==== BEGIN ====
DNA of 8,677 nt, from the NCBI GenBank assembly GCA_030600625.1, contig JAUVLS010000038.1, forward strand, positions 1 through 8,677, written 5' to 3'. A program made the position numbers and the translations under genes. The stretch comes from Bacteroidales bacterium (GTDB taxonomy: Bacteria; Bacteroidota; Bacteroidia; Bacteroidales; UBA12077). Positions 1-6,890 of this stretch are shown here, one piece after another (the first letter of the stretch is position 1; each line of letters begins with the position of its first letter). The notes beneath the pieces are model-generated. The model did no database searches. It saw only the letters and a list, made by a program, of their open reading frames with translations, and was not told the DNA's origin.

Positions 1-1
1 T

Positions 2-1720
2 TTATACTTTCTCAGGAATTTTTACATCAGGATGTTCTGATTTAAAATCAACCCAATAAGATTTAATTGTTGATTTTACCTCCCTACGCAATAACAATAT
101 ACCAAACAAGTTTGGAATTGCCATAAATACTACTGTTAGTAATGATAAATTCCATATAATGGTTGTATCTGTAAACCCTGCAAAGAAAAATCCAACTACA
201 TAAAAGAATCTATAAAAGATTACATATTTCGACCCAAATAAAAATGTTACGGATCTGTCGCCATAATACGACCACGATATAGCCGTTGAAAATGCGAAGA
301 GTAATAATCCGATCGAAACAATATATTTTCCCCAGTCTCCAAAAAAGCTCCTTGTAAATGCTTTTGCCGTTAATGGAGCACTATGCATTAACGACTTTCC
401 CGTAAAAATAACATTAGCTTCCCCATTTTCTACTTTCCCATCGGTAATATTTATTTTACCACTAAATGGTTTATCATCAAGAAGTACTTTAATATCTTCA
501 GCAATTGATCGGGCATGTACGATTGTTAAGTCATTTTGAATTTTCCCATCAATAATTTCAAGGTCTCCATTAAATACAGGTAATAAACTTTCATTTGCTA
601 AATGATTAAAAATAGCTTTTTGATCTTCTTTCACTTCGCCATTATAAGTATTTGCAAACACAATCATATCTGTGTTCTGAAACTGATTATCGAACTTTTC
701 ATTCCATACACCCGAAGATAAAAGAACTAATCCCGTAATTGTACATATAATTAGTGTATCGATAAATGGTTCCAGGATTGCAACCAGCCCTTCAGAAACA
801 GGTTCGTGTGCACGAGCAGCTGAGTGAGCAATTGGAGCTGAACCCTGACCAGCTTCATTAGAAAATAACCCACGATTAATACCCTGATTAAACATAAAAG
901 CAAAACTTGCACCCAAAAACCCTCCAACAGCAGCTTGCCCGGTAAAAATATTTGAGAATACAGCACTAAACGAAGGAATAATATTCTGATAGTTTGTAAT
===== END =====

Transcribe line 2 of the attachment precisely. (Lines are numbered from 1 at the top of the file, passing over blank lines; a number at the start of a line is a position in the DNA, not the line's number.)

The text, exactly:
Positions 1-1